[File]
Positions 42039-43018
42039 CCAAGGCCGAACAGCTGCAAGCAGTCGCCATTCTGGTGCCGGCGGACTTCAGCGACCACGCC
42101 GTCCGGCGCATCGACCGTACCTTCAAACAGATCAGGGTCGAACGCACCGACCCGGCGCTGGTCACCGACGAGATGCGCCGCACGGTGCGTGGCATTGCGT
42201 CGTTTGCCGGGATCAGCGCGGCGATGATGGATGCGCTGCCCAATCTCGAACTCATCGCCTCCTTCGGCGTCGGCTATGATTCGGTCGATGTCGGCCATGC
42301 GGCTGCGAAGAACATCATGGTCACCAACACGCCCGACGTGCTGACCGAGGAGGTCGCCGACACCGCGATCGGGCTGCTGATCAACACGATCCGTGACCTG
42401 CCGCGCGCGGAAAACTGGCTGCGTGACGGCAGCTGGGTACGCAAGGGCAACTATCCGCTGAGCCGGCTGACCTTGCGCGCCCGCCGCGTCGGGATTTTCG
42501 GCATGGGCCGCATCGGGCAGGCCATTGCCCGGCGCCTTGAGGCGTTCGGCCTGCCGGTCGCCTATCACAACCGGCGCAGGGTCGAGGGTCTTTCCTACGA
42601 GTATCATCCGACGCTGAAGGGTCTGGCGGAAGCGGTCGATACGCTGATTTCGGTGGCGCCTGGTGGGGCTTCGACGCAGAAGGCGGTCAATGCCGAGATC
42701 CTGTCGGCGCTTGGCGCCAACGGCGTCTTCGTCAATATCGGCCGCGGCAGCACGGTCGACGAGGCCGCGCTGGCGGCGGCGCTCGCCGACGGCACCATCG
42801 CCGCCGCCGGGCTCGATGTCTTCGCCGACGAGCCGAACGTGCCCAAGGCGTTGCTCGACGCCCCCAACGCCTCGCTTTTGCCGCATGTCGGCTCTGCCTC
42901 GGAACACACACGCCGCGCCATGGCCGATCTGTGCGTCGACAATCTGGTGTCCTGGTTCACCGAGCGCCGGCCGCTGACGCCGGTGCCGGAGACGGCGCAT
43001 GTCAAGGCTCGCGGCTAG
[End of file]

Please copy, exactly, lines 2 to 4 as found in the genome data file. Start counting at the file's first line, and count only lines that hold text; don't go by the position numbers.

42039 CCAAGGCCGAACAGCTGCAAGCAGTCGCCATTCTGGTGCCGGCGGACTTCAGCGACCACGCC
42101 GTCCGGCGCATCGACCGTACCTTCAAACAGATCAGGGTCGAACGCACCGACCCGGCGCTGGTCACCGACGAGATGCGCCGCACGGTGCGTGGCATTGCGT
42201 CGTTTGCCGGGATCAGCGCGGCGATGATGGATGCGCTGCCCAATCTCGAACTCATCGCCTCCTTCGGCGTCGGCTATGATTCGGTCGATGTCGGCCATGC